Brotherhood was a Christmas present, that I think I got in 1986, when I was already strongly into New Order and eagerly awaiting every new release. Living in Brussels, I scoured the record shops for previously-released product, but having already got Lowlife, I fully expected the next album to be as full of great songs as Perfect Kiss and Subculture. This was a band growing and improving with every fabulous new record.

Bizarre Love Triangle lived up to that expectation, but there were many other tracks of the album that weren’t quite the full-on dance barnstormers that that song was. As It Is When It Was, All Day Long and this track are more subdued, reflective pieces.

But when I played the record to a friend, it was this track with the pig/zoo line which won her over to the band. A touch of self-aware silliness, and all the better for being left in, as is the speeding up instrument crash at the end – a tribute to a Day in A Life?

And in more than just the ending there are similarities. That the song breaks neatly into two, with the vocals and resonant bass dominating the first section switching to glorious synths at the 2.44 mark. By rights, a New Order song should progress to a triumphant climax, all instruments blaring out their unique melody. Here that is a wasted dream as the whole song folds in on itself., disappearing into a black hole and figuratively crashing your turntable.

But the song cycles round again to the resonant bass, the jolly vocals, the recorder notes, the gently tapping percussion, the cello bow strokes, the guitar/ bass duelling, the warping tones and for a while, the world is a happy, friendly place.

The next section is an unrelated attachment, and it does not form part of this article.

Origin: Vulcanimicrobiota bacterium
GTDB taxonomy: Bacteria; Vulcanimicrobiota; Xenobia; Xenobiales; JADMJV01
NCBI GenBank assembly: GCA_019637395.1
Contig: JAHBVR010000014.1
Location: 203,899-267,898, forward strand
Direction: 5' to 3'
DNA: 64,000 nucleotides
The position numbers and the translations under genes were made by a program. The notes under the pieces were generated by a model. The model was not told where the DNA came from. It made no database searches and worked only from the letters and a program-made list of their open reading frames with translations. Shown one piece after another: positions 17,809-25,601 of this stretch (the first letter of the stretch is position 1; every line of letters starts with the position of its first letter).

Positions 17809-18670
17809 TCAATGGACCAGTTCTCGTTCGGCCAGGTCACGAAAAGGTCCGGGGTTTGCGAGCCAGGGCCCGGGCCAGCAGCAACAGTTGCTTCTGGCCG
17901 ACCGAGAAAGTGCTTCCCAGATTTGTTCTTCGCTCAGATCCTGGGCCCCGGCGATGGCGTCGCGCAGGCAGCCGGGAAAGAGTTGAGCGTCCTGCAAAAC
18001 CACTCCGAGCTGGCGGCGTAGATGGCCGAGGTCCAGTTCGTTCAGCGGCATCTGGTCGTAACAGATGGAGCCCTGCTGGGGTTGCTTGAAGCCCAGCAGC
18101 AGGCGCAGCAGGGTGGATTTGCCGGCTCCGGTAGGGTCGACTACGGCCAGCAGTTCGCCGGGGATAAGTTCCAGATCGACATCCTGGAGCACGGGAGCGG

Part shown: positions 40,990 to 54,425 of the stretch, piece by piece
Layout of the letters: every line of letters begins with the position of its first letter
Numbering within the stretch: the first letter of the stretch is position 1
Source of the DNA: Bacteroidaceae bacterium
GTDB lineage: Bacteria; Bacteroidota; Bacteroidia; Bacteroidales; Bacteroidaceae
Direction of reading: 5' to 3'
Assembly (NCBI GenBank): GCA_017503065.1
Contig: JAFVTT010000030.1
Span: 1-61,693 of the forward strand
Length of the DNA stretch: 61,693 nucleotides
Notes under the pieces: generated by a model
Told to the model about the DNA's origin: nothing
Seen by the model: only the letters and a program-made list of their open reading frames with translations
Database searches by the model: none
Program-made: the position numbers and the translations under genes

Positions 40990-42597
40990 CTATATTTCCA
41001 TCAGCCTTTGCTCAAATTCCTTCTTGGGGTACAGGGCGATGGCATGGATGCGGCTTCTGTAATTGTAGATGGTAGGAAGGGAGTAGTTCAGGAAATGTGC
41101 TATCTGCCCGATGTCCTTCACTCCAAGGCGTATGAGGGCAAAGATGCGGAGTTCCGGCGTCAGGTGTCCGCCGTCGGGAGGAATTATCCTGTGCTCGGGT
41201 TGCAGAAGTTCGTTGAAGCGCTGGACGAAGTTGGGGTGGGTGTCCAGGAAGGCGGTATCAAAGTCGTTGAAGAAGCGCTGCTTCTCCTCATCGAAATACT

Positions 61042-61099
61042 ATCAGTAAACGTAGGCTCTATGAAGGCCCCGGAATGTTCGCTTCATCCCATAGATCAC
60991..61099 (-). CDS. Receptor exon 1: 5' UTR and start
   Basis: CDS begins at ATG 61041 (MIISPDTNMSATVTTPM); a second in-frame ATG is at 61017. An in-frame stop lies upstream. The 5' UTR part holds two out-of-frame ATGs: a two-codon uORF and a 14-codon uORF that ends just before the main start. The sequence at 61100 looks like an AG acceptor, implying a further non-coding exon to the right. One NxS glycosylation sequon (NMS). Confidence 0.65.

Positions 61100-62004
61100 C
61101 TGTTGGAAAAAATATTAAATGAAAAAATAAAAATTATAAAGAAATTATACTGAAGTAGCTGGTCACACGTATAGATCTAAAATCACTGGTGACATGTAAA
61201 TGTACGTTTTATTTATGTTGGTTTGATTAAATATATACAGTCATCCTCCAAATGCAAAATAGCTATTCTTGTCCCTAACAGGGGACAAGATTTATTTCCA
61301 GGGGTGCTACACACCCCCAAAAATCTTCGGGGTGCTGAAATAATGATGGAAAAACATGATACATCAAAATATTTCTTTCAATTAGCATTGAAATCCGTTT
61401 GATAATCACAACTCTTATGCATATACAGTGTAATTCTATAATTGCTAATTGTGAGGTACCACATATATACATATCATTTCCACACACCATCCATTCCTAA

A song with far more soul in it than the sneering sound of Everything Counts.

Write Here, Write Now: 7.23 – Everything Counts

Depeche Mode – Everything Counts. Just a little, not a lot.

Now, when I listen to this song. I have in the back of my mind the version done by DMK, the Colombian band of a dad and his two kids on toy instruments, which captures something of the naive joy of this song which to me retains the silly, adenoidal charm of New Life and See You.

There seemed to be a strain of political pop  in the early 80s – Culture Club – War, Frankie – Two Tribes, Heaven 17  – Crushed by the Wheels – songs that were light on their feet, but with a mild point to make. the observational lyrics in this song are not quite Pet Shop Boy sharp, but do make wry comment on the emergent yuppie culture.

I didn’t realize until looking at the Wiki page, that Dave Gahan sings the verse, Martin Gore sings the chorus, but then Depeche Mode for me were so ubiquitous in the 80s that I never stopped to really listen to them or indeed pay them that much attention. For me their path crossed with OMD – as that band got less arty and more mainstream, Depeche Mode got darker and more interesting. But, prisoner of the NME that I was, I never took them that seriously, even when they approached the gothic intensity of Black Celebration.